By Marcy Nicholson and Pratima Desai
NEW YORK/LONDON (Reuters) - Gold fell after tapping a 3-1/2-month high on Monday as U.S. Treasury yields rose and investors waited for U.S. President Donald Trump to outline plans for tax cuts, infrastructure spending, levies on imports and foreign policy.
Spot gold (XAU=) turned down 0.1 percent to $1,255.22 an ounce by 2:43 p.m. EST (1943 GMT), after rising to $1,263.80, the highest since Nov. 11, but prices failed to hold above the 200-day moving average at $1,260.74.
U.S. gold futures (GCcv1) settled up 0.04 percent at $1,258.80.
Trump is due to address Congress on Tuesday.
"What he reveals might be important for gold. For example, if he announces significant fiscal easing, that would raise inflation expectations and lead investors into gold," said Danske Bank analyst Jens Pederson.
"But the border adjustment tax (import tax) could push the dollar higher and that could be negative for gold ... The whole area of foreign policy may mean more political uncertainty and that's positive for gold."
Bullion prices briefly rose to 3-1/2-month highs after Trump said he would propose a budget that would ramp up spending on defence, but seek savings elsewhere to pay for it.
"As far as tomorrow's speech goes, the focus will be on whether or not Trump can actually lay out the specifics on what he intends to do," said Shree Kargutkar, associate portfolio manager at Sprott Asset Management in Toronto.
Analysts also expect nervousness ahead of elections in the Netherlands, France and Germany to help to buoy gold prices over the course of this year but say that U.S. interest rates are also important.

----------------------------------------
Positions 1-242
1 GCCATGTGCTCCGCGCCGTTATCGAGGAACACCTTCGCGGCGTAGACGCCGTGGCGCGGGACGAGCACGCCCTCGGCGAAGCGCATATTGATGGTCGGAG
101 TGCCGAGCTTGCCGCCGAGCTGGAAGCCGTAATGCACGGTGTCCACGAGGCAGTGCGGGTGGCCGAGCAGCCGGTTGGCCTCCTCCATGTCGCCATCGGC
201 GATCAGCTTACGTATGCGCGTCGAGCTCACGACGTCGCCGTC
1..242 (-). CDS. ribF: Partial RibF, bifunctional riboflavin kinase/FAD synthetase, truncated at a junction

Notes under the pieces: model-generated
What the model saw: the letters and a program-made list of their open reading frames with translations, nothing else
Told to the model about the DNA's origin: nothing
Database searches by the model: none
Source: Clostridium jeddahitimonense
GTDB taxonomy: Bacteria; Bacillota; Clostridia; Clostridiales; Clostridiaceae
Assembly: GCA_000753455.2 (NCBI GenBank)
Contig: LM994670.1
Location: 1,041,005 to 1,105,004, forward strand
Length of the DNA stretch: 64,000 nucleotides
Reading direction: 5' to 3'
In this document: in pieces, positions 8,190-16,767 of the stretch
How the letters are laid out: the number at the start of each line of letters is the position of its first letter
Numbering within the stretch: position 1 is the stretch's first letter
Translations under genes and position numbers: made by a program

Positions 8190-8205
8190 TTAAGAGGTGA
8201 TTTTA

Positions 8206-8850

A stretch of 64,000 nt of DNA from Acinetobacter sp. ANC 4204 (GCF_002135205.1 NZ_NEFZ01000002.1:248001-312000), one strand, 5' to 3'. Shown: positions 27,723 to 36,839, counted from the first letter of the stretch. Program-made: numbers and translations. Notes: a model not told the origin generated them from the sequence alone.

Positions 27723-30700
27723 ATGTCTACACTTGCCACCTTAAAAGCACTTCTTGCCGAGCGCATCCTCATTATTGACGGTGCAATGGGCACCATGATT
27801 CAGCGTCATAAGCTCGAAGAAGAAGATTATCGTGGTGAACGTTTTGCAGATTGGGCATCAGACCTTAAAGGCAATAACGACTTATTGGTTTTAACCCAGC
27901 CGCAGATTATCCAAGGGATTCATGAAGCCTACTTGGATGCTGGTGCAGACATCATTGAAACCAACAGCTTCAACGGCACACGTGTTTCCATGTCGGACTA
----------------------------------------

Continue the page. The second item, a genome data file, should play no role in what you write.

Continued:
Higher U.S. rates could mean a stronger U.S. currency, which makes dollar-denominated metals more expensive for holders of other currencies.
Holdings of the largest gold-backed exchange-traded fund, New York's SPDR Gold Trust (HLDSPDRGT=XAU), have also risen more than 5 percent this month.
Spot silver (XAG=) fell 0.3 percent to $18.29 an ounce, after rising to $18.48, the highest since Nov. 11.
Platinum (XPT=) gained 0.4 percent at $1,026.99, after jumping to a five- month high at $1,044.10.
Palladium (XPD=) rose 1.7 percent to $781.25.
Societe Generale sees robust demand for palladium auto catalysts from Chinese car manufacturers.
"The average palladium loading on a Chinese gasoline car is set to grow again as Chinese standards for light duty gasoline vehicles are implemented nationally," said Societe Generale analyst Robin Bhar.
"The demand outlook remains less compelling for platinum due to its exposure to diesel technology, which remains under scrutiny from the emissions scandal."
(Additional reporting by Nallur Sethuraman in Bengaluru; Editing by Louise Heavens and Chizu Nomiyama)